Yesterday, actress Frances Reid, the actress who played Horton clan matriarch Alice Horton -- she of the homemade donuts and family Christmas rituals -- for more than 40 years, died at 95.
Despite the occasional flashback that made it feel otherwise, the ailing actress, who'd also done stints on "As The World Turns" and classic TV shows like "Wagon Train," has not made an appearance on air since 2007.
But they had plenty of archival footage to draw from -- and no doubt will when they do the requisite tribute. After all, Reid had been with the soap -- which has had its fair share of death knell rumors of late -- since it began in 1965. She earned a Lifetime Achievement Daytime Emmy for her turn as Alice Horton in 2004.
"Days" and "Biggest Loser" star Alison Sweeny, who plays the conniving Sami Brady, tweeted a farewell to the actress earlier today. "I'm so sad to hear the news about Frances Reid," Sweeney tweeted. "She was a truly talented actress & and we are all lucky & proud to have known her. RIP."
Gran, you will be missed.
With FOX Readying a new skit series, it's time to look back at the best up till now
And while that very network has hosted its share of vignette-oriented programming, including "The Ben Stiller Show" and Jennifer Aniston's long-forgotten big break "The Edge," it's been a while since they've greenlit anything close to the level of consistent hilarity of the following five. (Editor's note: "SNL" was disqualified from eligibility for this piece as a result of exponentially more unfunny seasons that superlative ones.) (Disclaimer regarding Editor's note: I am the editor. And the walrus.)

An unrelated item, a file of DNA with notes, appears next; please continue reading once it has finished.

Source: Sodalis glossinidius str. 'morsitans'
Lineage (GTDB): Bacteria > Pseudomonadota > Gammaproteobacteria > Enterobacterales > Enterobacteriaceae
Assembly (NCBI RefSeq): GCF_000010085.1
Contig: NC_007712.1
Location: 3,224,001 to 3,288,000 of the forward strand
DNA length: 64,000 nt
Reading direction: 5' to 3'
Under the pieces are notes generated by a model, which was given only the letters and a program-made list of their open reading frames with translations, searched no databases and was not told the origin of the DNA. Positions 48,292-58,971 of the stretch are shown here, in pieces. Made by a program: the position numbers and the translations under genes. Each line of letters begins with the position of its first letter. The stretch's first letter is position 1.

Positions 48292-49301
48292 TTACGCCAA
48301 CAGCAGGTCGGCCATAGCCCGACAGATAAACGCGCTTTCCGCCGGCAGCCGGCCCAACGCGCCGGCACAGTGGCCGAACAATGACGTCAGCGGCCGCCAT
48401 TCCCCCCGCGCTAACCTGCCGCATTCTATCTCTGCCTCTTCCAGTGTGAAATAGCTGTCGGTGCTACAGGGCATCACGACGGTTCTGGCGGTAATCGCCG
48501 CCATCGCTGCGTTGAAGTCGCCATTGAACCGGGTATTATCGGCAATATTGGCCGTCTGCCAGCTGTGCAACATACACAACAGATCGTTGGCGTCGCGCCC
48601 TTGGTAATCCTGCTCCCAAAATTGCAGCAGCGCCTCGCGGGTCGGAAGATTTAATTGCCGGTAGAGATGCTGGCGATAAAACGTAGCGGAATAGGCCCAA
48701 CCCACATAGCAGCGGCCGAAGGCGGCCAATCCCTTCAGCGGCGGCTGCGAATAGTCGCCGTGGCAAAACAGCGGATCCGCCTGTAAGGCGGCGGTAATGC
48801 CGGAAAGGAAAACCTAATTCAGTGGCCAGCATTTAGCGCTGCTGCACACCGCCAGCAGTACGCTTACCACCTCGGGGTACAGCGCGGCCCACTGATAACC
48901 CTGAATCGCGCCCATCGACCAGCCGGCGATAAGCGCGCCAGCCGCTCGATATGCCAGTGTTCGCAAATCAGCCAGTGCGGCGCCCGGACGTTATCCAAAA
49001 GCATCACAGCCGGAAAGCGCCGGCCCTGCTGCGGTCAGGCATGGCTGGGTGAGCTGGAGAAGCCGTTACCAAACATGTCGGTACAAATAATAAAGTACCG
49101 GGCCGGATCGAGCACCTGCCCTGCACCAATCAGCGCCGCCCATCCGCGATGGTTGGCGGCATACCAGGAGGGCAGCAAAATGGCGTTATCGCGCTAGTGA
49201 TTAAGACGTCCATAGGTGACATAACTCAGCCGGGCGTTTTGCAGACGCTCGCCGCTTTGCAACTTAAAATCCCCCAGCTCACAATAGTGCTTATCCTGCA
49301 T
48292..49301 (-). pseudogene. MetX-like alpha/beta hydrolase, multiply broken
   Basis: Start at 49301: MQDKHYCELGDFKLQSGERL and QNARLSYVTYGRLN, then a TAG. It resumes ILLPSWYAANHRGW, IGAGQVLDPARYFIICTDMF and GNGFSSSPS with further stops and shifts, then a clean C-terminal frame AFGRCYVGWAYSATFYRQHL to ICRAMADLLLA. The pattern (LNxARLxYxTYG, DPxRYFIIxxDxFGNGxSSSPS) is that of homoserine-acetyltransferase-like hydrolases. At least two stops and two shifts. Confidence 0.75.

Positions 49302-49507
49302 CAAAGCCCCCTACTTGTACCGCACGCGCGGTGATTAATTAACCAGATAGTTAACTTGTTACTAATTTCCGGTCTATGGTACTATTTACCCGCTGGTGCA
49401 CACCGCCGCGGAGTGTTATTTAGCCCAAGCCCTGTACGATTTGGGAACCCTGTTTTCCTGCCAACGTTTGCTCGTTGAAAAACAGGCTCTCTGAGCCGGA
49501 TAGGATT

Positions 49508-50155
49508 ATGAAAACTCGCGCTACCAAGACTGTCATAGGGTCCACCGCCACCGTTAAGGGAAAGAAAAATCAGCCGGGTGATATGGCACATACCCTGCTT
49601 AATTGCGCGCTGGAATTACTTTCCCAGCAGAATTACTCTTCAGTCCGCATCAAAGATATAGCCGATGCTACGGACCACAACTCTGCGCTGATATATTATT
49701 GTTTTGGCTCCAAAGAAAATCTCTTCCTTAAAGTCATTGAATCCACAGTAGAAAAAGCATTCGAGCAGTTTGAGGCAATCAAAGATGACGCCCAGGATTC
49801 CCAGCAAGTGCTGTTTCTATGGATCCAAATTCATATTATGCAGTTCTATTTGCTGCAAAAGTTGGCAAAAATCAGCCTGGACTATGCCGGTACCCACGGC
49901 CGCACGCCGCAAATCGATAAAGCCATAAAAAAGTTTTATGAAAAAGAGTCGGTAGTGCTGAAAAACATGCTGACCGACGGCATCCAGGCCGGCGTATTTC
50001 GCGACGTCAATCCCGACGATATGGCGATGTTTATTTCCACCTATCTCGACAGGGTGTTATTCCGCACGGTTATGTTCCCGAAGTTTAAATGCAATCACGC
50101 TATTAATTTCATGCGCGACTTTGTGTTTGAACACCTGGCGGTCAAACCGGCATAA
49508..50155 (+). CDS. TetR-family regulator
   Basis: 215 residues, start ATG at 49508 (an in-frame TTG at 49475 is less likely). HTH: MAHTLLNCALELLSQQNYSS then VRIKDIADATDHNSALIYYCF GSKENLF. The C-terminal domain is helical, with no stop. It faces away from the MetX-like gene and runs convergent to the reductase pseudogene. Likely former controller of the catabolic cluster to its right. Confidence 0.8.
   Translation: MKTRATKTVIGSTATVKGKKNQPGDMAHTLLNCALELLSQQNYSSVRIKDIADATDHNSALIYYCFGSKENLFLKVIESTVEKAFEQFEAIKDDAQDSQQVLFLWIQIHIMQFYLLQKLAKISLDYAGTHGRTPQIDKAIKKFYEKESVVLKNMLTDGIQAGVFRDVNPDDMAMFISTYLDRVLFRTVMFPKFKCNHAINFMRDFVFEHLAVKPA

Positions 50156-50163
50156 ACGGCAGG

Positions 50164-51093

"MONTY PYTHON'S FLYING CIRCUS"
The original, the inspirational and the incomparable. John Cleese, Eric Idle and co. are the Beatles of British humor. And have not only left their footprint on likeminded sketch shows, but other influential, intellectual comedies like "The Simpsons." Only question is, which one of them is Ringo?
Lucidly purposefully and knowingly discombobulated with stoner logic, Bob Odenkirk and David Cross created something both comfortingly unpretenious and subversively brilliant for the post-slacker generation.
Before Gen-X matured into "Mr. Show," there was MTV's iconic ensemble series, finally released on DVD in 2008. Ideally suited for bit-sized viral consumption, "The State" (which was the genesis for future cult-faves like "Reno 911!" and "Stella") was deliriously inspired by pop-culture randomness at times (see the above clip), but also hilariously spiteful toward the way their generation was being culturally typecast (click here).